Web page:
7. Integrating social and digital strategies with your ABM strategies
If ABM is about getting accounts to revenue and existing accounts to greater revenue growth, then we have to think about every interaction that GTM teams have with target accounts. We have to think about every touchpoint, including LinkedIn profiles. But recent studies show that 95% of GTM teams are irrelevant to key accounts and customers on LinkedIn.
This is happening even thought LinkedIn’s 2020 State of Sales Report (the same report mentioned earlier in the article) shows that 62 percent of decision-makers look for an informative LinkedIn profile when considering connecting to or talking with business leadership or sales.
If you take a good look at the connection invites and nurture messages you receive on LinkedIn, you’ll notice that the lack of relevance goes beyond profiles. Sales, marketing, and leadership teams are not being personal. As best, messaging are personalized, fill-in-the-blank templates, which GTM teams are speaking “at” accounts rather than “to” human buyers. Might this be the reason over 34% of people note that they think prospecting is going to be the biggest challenge for salespeople.
We need a strategy for going beyond account-based LinkedIn advertising. We need a strategy for profiles, the individual interactions GTM teams are having on social and how it should integrate with the overall ABM strategy.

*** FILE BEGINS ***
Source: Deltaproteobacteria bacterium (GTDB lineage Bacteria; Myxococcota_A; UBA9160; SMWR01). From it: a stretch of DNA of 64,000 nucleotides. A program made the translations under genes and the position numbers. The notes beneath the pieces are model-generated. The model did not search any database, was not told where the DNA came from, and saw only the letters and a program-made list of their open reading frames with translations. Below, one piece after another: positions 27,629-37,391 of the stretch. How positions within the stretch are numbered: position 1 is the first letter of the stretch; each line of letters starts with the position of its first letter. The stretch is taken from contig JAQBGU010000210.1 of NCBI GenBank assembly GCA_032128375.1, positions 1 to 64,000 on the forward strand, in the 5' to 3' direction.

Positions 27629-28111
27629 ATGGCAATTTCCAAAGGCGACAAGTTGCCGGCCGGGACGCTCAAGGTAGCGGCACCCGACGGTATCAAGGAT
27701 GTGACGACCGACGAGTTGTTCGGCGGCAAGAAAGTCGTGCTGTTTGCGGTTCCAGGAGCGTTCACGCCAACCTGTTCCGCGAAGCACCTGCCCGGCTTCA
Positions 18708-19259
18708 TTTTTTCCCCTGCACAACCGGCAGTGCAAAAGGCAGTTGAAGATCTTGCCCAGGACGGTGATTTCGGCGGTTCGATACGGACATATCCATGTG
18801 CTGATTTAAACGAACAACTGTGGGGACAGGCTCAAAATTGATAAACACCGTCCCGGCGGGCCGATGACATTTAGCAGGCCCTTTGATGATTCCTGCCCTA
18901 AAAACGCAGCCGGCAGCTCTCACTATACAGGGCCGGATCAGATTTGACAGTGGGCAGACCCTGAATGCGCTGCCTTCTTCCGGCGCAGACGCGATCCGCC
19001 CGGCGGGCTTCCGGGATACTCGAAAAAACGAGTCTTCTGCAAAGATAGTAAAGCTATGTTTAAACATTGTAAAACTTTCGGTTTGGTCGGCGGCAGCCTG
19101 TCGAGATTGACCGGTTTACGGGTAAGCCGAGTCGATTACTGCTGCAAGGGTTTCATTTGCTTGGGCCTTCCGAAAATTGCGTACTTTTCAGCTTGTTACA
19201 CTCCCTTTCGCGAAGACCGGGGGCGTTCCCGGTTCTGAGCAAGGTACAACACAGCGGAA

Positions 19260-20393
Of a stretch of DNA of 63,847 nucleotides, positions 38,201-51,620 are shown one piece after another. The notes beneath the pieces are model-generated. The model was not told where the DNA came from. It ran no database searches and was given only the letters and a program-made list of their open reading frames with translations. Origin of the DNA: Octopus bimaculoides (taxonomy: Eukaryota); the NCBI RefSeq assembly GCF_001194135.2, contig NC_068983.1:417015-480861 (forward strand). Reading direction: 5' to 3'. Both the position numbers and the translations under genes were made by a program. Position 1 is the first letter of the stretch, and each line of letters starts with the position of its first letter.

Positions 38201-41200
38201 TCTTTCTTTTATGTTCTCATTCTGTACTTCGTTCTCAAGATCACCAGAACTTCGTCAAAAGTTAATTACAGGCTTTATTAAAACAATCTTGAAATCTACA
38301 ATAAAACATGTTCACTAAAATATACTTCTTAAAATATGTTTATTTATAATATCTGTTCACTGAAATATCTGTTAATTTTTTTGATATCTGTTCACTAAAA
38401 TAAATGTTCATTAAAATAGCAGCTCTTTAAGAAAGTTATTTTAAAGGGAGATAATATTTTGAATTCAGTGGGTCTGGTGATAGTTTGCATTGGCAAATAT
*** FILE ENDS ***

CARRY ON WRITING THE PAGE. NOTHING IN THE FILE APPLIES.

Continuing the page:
8. Technologies to support ABM strategies
While ABM should not be defined by your tech stack, the technologies you choose can play an important role as long as it supports your strategy. This includes:
Intent data platforms like G2 to identify in-market accounts and those that may be looking at your competitors.
Account-based advertising platforms to drive greater account awareness within targeted accounts GTM teams will approach.
ABM platforms that will support one-to-few and one-to-many programs so you can take a balanced ABM approach.
Sales performance and win/loss analysis platforms so you can see why the team is losing with Tier 1 ICP accounts so you can optimize your ABM program.
Account management platforms that will support ABM for customer retention and expansion.
Platforms that will provide you with technographic and other data that will help you create your ICP.
The list goes on and on and on for you to blow your sales and marketing budget on. So, you need to stop and think about what is really needed to support the ABM strategy -- and how can the tech stack you choose improve ABM execution.
If ABM is about getting accounts to revenue and existing accounts to greater revenue growth then we need to create a path to revenue. That part starts with your ABM strategy, which needs to be optimized and refined over time. You can't set and forget it.
Many GTM teams start off with strategic intentions and then become tactical. From the very first interaction to the time the deal is closed each move needs to be a calculated move, especially when it comes to tier 1 accounts.
Only a third of ABM organizations are seeing significant business impact and improvement with ABM. It comes down to the upfront ABM strategy work that companies commit to and align on.
ABM = USD